Media Center

Attorney General Van Hollen and Secretaries Nilsestuen and Heinemann Emphasize Teamwork and Eduction During Consumer Protection Week


MADISON - In recognition of National Consumer Protection Week, Wisconsin Attorney General J.B. Van Hollen joins with Rod Nilsestuen, the Secretary of Department of Agriculture Trade and Consumer Protection (DATCP) and Lorrie Keating Heinemann, the Secretary of Department of Financial Institutions (DFI) in educating Wisconsin consumers about some of the more pervasive scams targeted at consumers' pocket books during these tough economic times.  Because we believe that knowledge is the best tool for protecting consumers, we have highlighted some common unfair practices that can put consumers at risk, and identified tools to help protect consumers against those practices.  "Protecting Wisconsin consumers is one of the important responsibilities of the Wisconsin Department of Justice in partnership with DATCP and DFI," said Attorney General Van Hollen. "Our partnership and the important cooperation with DATCP and DFI protects Wisconsin's citizens." 




Probably the most significant consumer protection issue of this economic downturn is mortgage related fraud.  In particular, DOJ, DATCP and DFI have seen the emergence and rise of loan modification fraud and foreclosure rescue fraud against distressed homeowners.  The Department of Justice has filed actions against loan modification companies that illegally charge up-front fees for services and DFI, DATCP and DOJ remain committed to investigating and prosecuting entities and individuals who promise to help vulnerable homeowners stay in their homes but in reality provide little or no services.


In addition, the Wisconsin Department of Justice entered into a settlement negotiation with one of the nation's largest mortgage lenders, Countrywide Financial Corporation in 2009, which resulted in $1.6 million dollars of relief for the State of Wisconsin. Attorney General Van Hollen granted a portion of the settlement proceeds to fund the Milwaukee Foreclosure Mediation Program, run by Marquette University Law School.   


But here again, the best protection for consumers threatened by mortgage-related fraud is to know their rights. We encourage consumers to the visit the websites of the Department of Justice, DATCP, and DFI where they can find scores of useful information about the rights of homeowners, and how to avoid mortgage foreclosure scams.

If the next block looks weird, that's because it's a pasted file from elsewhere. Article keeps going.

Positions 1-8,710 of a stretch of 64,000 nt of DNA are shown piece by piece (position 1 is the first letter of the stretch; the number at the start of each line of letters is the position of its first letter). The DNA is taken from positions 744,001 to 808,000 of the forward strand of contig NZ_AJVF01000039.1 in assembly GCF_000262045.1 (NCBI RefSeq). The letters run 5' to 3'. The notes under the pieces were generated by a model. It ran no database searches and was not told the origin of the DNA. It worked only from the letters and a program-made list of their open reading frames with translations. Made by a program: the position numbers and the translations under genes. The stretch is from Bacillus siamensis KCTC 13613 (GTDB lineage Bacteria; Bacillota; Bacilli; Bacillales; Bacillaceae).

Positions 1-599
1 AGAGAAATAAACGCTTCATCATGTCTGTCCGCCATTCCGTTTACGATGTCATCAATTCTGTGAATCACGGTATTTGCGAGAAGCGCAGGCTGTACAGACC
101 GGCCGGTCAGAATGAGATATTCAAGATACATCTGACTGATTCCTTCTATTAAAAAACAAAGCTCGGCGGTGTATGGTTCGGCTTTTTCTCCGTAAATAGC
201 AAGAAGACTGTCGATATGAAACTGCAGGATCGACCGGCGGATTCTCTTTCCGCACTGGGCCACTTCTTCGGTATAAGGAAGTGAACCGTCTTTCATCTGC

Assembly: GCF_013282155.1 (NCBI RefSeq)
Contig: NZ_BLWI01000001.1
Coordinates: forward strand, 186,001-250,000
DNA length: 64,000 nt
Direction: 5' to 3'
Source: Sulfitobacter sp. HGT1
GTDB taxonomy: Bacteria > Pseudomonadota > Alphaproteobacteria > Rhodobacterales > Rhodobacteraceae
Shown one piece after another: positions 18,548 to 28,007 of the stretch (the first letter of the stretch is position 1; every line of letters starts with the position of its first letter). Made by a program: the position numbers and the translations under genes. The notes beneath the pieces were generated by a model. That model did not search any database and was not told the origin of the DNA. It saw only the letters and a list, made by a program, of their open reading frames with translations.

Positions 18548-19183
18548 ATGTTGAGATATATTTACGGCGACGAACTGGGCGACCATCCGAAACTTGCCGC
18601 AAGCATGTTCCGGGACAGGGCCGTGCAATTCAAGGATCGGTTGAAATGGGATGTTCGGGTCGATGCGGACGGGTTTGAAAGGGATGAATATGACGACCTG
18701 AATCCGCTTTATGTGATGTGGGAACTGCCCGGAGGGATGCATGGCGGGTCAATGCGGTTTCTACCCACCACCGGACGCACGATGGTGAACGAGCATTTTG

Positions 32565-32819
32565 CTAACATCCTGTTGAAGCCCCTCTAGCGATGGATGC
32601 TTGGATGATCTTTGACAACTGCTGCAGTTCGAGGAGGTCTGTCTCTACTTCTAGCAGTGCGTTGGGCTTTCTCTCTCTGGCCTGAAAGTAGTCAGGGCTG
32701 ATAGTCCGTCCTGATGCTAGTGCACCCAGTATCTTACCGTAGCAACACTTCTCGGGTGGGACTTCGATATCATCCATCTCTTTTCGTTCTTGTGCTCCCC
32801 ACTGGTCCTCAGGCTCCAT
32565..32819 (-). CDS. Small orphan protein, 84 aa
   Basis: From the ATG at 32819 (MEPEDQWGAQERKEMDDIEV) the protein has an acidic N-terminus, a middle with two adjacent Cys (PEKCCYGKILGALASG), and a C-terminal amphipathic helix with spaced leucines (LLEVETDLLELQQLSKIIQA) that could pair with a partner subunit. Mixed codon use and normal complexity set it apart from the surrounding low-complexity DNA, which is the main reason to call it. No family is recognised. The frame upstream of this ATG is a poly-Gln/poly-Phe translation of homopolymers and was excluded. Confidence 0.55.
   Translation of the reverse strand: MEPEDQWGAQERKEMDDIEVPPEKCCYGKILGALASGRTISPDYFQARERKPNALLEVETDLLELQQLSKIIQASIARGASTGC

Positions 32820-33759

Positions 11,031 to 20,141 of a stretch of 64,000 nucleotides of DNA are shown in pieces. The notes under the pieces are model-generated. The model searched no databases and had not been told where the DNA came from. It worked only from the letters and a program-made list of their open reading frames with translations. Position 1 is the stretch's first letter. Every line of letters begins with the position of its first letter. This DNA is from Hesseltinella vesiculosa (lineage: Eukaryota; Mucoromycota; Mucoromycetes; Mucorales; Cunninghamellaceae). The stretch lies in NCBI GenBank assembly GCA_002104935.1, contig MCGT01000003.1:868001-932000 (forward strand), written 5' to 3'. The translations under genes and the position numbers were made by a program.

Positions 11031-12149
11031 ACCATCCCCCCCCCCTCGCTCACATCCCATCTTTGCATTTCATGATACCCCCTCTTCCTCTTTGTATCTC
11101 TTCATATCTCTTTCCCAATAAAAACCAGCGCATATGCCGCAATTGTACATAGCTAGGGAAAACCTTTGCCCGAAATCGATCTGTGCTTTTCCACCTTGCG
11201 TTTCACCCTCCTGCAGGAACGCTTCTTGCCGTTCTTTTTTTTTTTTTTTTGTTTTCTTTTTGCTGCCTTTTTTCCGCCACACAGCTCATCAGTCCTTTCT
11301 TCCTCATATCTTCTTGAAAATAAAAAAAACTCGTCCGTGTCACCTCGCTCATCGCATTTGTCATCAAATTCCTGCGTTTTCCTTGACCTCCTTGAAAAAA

Predatory lending takes place when lenders take unfair advantage of a consumer's financial needs by charging hidden fees and failing to disclose all the required material terms about the loan.  These practices can lead to a cycle of debt that becomes extremely difficult for consumers to unwind, and often can ruin a consumer's credit.  The Wisconsin Department of Justice, DATCP and DFI continue to prosecute lending institutions that are not in compliance with Wisconsin's lending laws --  filing suit on behalf of both DATCP and DFI against a predatory computer financing company BlueHippo Funding, and bringing two class action lawsuits on behalf of DFI against internet payday lenders Arrowhead and Tremont.


Consumers can also protect themselves by knowing their rights as borrowers.  At DFI's website, consumers can access the publication, Understanding Credit, which is a fantastic resource for people who have no experience with credit or for those who have many credit accounts. In addition, DFI provides information on how payday loans work and important information a consumer should know prior to taking out a payday loan. "Education is important because well-informed consumers will make better financial decisions," states Department of Financial Institutions Secretary Heinemann.




Rebates have gone up tenfold in recent years.  And with the increase in rebates comes the increase in rebate scams.  The most common of rebates scams are those that make the rebate requirements so complicated, that it is virtually impossible to obtain it.  Attorney General Van Hollen, with the aid of DATCP, successfully prosecuted one such rebate scam last year  against the companies, Kool View Co., Inc., and The National Rebate Fund, Inc.


Because these rebate scams are all too common, DATCP has outlined for consumers how they can protect themselves by following a few guidelines prior to making any rebate purchase.


"DATCP offers many resources, both online and through our hotline, 1-800-422-7128, to help people avoid scams and other abuses of the marketplace," said Secretary Nilsestuen. "At the same time, the agency has worked hard with the Department of Justice and other prosecutors to go after bad actors. These cooperative efforts ranged from a $12 million recovery in a case of lead paint in children's toys to criminal charges in a case of a home remodeler who failed to complete a $55,000 remodeling job."


Get these and other facts about protecting your privacy, managing your money and debt, avoiding identity theft, understanding credit and mortgages, and steering clear of frauds and scams at both DATCP and DFI's websites.